Thanks for commenting, sharing, and I hope you continue to listen.

      1. Thanks Mark. I definitely love reliving shows from back in the day. I’ve seen so many great shows over the years but the Arms show will always stand out as one of my all time faves! Everyone certainly does have their preferences in music. I don’t wanna stop you from doing a podcast on your hatred of The Firm lol…I guess I can understand as it didn’t compare to Zeppelin. I do have 2 friends who also have great memories of The Firm but we all like what we like. I’m more apt to read your posts than listen to podcasts anyhow so please feel free if you wanna do that one. I rarely listen to any podcasts so it’s nothing against yours. Will I get email updates when you post new articles and stuff? Don’t think I’ve gotten any since signing up. I do appreciate your sentiment. And thanks for bringing me back to such a great time. I feel lucky to have been there. MSG was like my 2nd home when I first started going to concerts. I’m not sure how many I saw before the Arms show but I know there were a bunch cause my 1st show was Queen at MSG when I was 13 for The Game tour. 2nd was Van Halen..Fair Warning tour. After that I can’t be sure which was next unless I bust out and search through all my old ticket stubs. I know The Kinks were an early one as was Foreigner, Styx, and a few more I can’t remember at the moment. Thanks again

        1. Ironically I saw the Firm at the same venue as the ARMS concerts- the Cow Palace. You may argue that the Firm was the quintessential sell out, even their name was an inside joke nod to the corporateness of their “reason d’etre.” But once Jimmy Page, Paul Rogers and Chris Slade walk out on stage they were all business and gave it their best. I was was not disappointed and I gotta say the place was wall to wall women that night.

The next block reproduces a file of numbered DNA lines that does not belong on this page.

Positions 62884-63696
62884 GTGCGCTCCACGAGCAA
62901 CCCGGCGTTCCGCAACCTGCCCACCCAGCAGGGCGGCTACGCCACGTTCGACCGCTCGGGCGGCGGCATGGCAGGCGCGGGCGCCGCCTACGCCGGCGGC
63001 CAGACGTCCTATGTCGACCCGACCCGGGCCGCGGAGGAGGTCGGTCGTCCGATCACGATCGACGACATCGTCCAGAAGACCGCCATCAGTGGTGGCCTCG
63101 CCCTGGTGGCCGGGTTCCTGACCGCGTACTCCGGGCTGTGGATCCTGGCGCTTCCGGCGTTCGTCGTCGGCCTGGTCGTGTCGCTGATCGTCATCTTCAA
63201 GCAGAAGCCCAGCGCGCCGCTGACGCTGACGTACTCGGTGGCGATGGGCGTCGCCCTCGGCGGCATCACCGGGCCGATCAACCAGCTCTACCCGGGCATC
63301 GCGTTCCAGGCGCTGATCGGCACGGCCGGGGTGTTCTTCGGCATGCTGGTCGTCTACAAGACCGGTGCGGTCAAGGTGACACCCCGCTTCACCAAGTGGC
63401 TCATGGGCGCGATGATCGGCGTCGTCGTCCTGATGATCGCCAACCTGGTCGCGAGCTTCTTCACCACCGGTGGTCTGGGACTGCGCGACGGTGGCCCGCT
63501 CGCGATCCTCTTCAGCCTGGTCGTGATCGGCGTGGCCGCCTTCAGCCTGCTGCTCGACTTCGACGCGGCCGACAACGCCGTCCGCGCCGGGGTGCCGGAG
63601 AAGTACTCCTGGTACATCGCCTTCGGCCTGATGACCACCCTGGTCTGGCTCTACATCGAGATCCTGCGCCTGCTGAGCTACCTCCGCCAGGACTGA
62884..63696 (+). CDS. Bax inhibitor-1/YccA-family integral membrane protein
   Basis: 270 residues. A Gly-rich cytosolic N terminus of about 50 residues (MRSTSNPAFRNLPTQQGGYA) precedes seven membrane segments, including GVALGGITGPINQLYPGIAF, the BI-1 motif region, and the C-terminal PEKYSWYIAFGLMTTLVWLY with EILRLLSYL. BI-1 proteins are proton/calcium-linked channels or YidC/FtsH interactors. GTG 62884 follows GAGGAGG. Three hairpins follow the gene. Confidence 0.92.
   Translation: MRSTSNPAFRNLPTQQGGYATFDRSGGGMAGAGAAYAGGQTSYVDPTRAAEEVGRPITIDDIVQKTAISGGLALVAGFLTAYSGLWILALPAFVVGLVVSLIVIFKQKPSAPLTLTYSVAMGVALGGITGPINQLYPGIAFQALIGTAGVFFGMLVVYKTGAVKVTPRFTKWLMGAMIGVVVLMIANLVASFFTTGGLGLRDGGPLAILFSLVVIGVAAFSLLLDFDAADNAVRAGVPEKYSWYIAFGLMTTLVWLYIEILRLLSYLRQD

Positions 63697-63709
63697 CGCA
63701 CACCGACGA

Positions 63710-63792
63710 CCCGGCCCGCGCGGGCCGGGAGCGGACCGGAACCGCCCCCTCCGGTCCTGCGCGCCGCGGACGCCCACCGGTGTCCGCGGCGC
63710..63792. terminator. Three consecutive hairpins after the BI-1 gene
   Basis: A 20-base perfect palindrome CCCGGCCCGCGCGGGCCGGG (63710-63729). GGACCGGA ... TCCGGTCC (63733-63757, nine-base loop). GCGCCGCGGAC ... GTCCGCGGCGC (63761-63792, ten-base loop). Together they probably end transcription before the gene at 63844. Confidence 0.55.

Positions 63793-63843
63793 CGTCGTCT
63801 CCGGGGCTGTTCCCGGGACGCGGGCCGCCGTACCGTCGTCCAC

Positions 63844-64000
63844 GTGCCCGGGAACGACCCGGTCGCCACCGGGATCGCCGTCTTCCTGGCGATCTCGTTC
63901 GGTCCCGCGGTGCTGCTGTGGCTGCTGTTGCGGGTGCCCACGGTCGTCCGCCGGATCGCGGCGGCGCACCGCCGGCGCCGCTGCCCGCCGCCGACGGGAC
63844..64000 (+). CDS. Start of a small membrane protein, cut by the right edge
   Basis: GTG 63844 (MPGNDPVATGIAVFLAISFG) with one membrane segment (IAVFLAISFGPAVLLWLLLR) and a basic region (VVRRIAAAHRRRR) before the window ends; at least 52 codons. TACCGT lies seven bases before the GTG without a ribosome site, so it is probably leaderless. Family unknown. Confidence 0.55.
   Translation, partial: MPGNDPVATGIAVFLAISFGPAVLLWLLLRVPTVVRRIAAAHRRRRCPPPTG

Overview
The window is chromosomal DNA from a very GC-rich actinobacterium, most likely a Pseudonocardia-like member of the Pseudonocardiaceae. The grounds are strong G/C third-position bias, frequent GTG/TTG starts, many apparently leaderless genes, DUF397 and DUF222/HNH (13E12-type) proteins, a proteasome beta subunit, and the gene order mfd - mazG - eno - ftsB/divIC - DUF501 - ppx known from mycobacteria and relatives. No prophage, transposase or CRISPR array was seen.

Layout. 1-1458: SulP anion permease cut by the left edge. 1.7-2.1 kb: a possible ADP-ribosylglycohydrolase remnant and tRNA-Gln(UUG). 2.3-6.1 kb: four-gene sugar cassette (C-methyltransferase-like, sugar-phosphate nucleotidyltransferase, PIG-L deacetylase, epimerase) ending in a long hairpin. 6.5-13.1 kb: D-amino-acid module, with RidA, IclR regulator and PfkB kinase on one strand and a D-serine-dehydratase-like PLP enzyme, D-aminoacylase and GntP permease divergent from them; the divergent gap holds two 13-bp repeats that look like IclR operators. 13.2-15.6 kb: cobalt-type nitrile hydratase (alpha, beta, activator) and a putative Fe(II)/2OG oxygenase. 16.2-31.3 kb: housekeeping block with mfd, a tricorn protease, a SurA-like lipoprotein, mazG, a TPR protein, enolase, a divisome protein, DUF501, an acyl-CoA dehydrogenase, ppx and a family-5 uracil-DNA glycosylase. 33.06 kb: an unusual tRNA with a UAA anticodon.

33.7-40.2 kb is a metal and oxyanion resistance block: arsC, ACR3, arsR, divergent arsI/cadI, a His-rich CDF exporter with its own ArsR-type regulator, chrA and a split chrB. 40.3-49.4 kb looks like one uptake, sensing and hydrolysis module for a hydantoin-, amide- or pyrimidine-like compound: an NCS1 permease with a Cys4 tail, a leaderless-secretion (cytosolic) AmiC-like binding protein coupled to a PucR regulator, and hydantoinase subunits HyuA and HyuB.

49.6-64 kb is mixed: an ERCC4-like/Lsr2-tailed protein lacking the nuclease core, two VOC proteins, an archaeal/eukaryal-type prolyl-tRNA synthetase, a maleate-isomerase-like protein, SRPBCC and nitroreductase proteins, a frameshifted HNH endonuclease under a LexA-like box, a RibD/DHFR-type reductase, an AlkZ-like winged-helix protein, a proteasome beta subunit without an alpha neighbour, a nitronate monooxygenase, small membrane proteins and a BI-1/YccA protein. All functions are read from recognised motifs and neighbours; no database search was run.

1. Same here. I saw them twice at MSG. I thought they kicked ass live. Don’t forget the bassist. .Tony Thompson I believe? Super funky and solid. All exceptional musicians.

  7. Tony Franklin was who played bass for The Firm , great player , and he’s still around . I saw the ARMS show in Dallas and will never forget the roar when Jimmy came out , it was exactly as everybody has described , especially when his double-neck Gibson was brought out for Stairway . It was an amazing night . I’m glad I came across this blog , it brought back some good memories .

    1. Hi Jon,

      Thanks for taking the time to share your memories of Dallas 1983 and the ARMS show. There’s a lot of emotion involved with music, and with Jimmy Page particularly.

      I’m glad you like the blog and the podcast, and I hope you hang around and share more.

  8. Hi Mark

    Great podcasts, and an interesting angle to start at what I guess you could call Jimmy’s wilderness years, but then they do offer lots of ‘what-ifs’ and ‘might have been’ moments and indeed they certainly haven’t been raked over ad-infinitum unlike the Zep years.

    I really like the version of Midnight Moonlight here; although slightly rough and ready it benefits from Simon Phillip’s drumming. It’s a shame they couldn’t recruit him into The Firm instead of Chris Slade who, lets face it, is pretty pedestrian at best and seems to ground both Firm albums to a plodding pace.

    Keep up the good work


    1. Thanks, Ross! When I was a starry-eyed young Jimmy fan, the latter day’s (’78 onward) held much mystery for me. There wasn’t (back in the ’80s) a lot o info about that time, until of course the Firm came about. Agreed on Chris Slade’s drumming. A more dynamic drummer might have given the Firm some more zap. Ultimately I think the clash of personalities with Page and Rodgers just doomed them.
      Thank’s for listening and I hope you stick around for the next one. Jimmy in 1984. He did a whole bunch of stuff, in addition to the Firm, that year.